Employee Matters: The education bug
Yawns, smiles and laughter. When your friends do one of those things, it’s hard to not follow their lead. Each of those things is contagious, and once someone gets going, it’s hard for those around them to not join in. But there’s something else entirely different that is proving to be quite contagious at Kraft Foods’ Oscar Mayer hot dog plant in Columbia, Mo. â€” continuing education.
“One or two employees may start a continuing-education program, talk about it at work and soon after someone else is interested in it,” says Jeff Memmer, a catalyst site coordinator for Kraft Foods and current student in a dual-degree, distance-delivered master’s program. “It’s a common topic and part of the plant’s culture.”
Kraft offers its hourly and salaried employees the opportunity to pursue both credit and non-credit educational opportunities. Some employees attend technical short courses specifically related to their job, while others return to college to finish a bachelor’s degree they started or earn a graduate degree. Regardless of the program, it has to relate to the type of work the employee currently performs or will potentially perform in the future, Memmer explains.
Companies can create a more productive and efficient workforce, along with developing its next generation of leadership, by supporting professional development through continued education.
“It’s a win-win for the employer and the employee,” says Michael Eddy, director of continuing education at Purdue University in West Lafayette, Ind. “For employees, it’s a pathway to enhancing their skills and qualifications, and employers end up with more qualified employees who are capable of providing more value to the company.”
Supporting employees’ educational efforts is a way for companies to reward people and build loyalty, Eddy says. The employees become more confident in the organization and the possibility of future promotions.
Companies take different approaches to helping their employees participate in continuing-education programs, according to Eddy. After they have worked with the employee to identify the right program or have approved the employee’s original program request, some companies offer to pay all or a portion of the employee’s tuition. In other models, an employee can take a class and then submit a request of reimbursement based on a level of success predetermined by the company. If a company can’t financially support its employees, it may offer to give employees time off for educational pursuits.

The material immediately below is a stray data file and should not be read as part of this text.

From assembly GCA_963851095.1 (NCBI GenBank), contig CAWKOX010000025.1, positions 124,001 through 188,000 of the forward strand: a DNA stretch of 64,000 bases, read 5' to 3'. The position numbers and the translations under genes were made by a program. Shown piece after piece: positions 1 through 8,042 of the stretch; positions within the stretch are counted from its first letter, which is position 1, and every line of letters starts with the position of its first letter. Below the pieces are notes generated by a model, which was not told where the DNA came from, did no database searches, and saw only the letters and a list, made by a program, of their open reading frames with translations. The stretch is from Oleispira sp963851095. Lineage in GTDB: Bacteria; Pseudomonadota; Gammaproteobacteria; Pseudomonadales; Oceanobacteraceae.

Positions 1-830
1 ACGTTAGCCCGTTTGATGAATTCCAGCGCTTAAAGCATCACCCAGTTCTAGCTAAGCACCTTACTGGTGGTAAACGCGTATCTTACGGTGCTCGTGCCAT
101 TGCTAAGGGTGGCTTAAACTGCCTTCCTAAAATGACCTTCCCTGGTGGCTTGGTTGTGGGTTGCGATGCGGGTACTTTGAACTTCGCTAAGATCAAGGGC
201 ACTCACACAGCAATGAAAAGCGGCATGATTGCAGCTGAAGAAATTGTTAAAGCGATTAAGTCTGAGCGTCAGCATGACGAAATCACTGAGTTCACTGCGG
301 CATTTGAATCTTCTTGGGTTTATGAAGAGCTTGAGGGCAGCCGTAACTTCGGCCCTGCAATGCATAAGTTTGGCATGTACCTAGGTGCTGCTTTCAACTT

Since most employees can’t afford to stop working and go back to school full-time, they take advantage of local colleges’ night and weekend programs. Others, like Memmer, who travel extensively or can’t commit to a specific class schedule, enroll in distance-learning programs.
“People want distance-learning opportunities,” Eddy says. “It gives them so many options in terms of the institutions they can enroll in and the convenience of studying at any time and any place. Plus, employers like it because it doesn’t take the employee out of the workplace.”
Matt Buyers, the vice president of operations and human resources at JBS Five Rivers Cattle Feeding LLC in Loveland, Colo., believes in the value of continuing education because he wants his employees to “do things better and different tomorrow than they did today.”
Buyers oversees the company’s training and development initiatives and encourages co-workers to participate in professional development programs. At the same time, he admits he’s making an investment in the career of someone who may end up working for his competition.
“It’s hard for [employers] to measure their return on investment in the case of continued education,” Buyers explains. “We see how our performance improves as a result, and we hope that the investment builds loyalty. But, it’s a gamble.”
Some companies protect themselves from this gamble by requiring employees to commit to working for a certain length of time after they complete their education, Eddy says.
While some employees definitely seek continued education hoping for a raise or promotion, it’s not always the reason. A recent study conducted by the National Center for Educational Statistics found that 95 percent of the adults who reported taking work-related courses did so in order to maintain or improve skills and knowledge they already had, and 83 percent took courses to learn a new skill or method they didn’t already know. Only 10 percent hoped to get a new job with a different employer.
Enhancing his analytical skills and better understanding the approaches to problem-solving are two benefits Memmer has experienced in the master’s program he is enrolled in through Purdue University and Indiana University.
“It has really helped me improve as a manager and leader,” he says. “One of the best aspects of doing this program while I’m working full-time is that I can immediately apply what I’m learning to issues and projects that come up at work.”
Memmer has seen how the contagious desire for continuing education has positively impacted the employees at his plant. They’re learning, taking on more responsibilities and being promoted. Continuing education may not normally come to mind when someone says “contagious,” but Memmer hopes that at his plant it will continue to rank right up there with smiles.